European Response to the Financial Crisis

Just a couple weeks ago, European finance ministers were insisting that the credit crisis was an American invasion that they were adequately prepared to repel, with German Finance Minister Peer Steinbrueck insisting that an American-style rescue plan was not required in Europe because the financial crisis was an “American problem.” As we’ve learned over the past few weeks, things change very fast. Although European leaders now appreciate the seriousness of a crisis that threatens their economies every bit as much as the American one – perhaps more, judging by the number of bank bailouts over the last few days – they have not been able to implement solutions even on the scale of the Paulson plan. The on-line Economists’ Forum of the Financial Times published (Tuesday morning in the US) a new op-ed by Peter Boone and Simon Johnson describing the challenges facing European policymakers and presenting some concrete solutions – including interest rate cuts and bank recapitalization, for starters.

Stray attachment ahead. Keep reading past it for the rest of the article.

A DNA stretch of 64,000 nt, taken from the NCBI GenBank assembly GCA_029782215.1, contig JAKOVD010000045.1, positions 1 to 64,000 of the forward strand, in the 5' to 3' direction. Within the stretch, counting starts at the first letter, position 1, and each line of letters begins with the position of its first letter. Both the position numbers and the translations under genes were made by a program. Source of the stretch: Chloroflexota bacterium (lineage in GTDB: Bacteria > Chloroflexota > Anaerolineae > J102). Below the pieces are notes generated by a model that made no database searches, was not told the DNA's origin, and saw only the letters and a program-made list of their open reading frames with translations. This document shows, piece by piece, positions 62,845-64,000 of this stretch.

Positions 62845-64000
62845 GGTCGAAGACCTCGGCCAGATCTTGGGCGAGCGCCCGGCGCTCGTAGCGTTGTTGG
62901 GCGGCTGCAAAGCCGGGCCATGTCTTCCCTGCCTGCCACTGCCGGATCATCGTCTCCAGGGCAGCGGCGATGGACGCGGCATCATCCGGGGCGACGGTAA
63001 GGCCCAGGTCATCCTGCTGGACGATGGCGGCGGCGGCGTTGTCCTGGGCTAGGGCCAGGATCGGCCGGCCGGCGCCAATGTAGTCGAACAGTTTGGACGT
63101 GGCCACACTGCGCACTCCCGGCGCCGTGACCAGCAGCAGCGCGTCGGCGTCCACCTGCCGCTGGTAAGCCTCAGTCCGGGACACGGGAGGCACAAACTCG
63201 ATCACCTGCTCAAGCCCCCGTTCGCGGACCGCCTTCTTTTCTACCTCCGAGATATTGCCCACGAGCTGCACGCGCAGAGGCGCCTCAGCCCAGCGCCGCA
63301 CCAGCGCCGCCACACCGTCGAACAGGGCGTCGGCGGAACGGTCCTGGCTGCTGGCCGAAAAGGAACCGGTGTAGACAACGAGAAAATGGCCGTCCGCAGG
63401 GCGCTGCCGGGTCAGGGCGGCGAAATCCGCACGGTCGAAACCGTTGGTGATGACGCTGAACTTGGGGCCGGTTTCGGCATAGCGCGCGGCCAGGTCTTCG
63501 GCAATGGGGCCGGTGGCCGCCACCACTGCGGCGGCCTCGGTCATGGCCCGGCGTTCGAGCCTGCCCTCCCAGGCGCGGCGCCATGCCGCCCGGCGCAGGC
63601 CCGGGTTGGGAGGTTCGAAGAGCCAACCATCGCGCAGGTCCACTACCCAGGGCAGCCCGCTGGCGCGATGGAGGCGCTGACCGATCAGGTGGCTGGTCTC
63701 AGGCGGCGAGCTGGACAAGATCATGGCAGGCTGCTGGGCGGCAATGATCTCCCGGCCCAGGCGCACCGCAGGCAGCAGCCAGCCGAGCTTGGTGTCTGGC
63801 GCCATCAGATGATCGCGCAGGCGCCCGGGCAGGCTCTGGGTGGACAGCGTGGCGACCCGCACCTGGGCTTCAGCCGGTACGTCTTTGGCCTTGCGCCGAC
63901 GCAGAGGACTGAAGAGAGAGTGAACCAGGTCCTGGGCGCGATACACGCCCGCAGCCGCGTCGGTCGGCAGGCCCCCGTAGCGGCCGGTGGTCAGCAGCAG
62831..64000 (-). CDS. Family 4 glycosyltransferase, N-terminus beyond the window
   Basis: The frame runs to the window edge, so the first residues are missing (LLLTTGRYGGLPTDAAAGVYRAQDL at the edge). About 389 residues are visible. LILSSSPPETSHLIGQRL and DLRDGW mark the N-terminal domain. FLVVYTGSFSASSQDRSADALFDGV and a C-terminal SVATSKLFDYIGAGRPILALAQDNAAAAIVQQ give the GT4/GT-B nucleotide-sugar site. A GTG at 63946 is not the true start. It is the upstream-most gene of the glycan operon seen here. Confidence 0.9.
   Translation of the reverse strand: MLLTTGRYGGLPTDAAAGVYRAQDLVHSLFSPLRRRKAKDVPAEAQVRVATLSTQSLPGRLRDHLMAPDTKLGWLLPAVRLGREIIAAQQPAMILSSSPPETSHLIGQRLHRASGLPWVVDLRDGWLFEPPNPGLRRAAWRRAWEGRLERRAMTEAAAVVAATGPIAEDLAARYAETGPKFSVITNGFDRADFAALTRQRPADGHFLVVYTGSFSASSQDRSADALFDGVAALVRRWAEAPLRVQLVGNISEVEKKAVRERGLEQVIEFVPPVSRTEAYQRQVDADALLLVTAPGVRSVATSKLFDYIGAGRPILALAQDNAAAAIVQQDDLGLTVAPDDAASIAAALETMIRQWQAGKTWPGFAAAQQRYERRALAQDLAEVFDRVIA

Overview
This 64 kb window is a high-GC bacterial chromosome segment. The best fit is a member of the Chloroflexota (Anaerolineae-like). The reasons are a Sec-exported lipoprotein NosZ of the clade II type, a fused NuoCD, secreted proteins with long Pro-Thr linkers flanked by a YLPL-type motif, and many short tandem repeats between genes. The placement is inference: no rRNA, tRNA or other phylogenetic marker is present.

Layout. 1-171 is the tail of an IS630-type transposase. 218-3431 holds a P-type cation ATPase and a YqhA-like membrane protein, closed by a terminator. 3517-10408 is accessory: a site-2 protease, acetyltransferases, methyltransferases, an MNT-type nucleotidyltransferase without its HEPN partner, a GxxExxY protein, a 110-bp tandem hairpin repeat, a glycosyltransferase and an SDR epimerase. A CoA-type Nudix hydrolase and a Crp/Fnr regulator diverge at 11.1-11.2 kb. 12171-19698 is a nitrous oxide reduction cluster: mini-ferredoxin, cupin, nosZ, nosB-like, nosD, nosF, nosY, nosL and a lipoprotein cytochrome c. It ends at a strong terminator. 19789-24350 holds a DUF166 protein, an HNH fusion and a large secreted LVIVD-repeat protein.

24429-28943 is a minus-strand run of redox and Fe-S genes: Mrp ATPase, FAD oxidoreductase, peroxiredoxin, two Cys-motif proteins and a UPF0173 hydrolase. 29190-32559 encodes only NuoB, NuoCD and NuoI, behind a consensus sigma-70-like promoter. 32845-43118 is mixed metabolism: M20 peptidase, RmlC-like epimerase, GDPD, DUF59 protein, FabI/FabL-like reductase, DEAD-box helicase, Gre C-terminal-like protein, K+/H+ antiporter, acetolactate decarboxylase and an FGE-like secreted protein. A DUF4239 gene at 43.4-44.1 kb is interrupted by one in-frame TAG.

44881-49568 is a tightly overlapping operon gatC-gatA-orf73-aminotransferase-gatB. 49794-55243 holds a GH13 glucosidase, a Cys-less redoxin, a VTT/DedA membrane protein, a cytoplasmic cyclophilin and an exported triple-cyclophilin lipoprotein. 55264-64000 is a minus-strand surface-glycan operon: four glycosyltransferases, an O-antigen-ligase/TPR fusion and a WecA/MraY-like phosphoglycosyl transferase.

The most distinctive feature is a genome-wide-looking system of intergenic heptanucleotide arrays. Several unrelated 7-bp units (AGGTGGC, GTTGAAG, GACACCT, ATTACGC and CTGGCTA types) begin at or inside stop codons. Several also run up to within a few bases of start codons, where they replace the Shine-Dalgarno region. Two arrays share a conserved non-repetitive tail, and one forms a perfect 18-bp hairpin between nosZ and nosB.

Update: Martin Wolf’s latest column for Wednesday’s paper, just out (Tuesday evening in the US), takes similar positions.  In the column, Martin discusses how the deepening crisis over the last week has led him to change his position.  Many in European leadership positions follow Martin’s views closely, so hopefully his forceful arguments will have an immediate effect.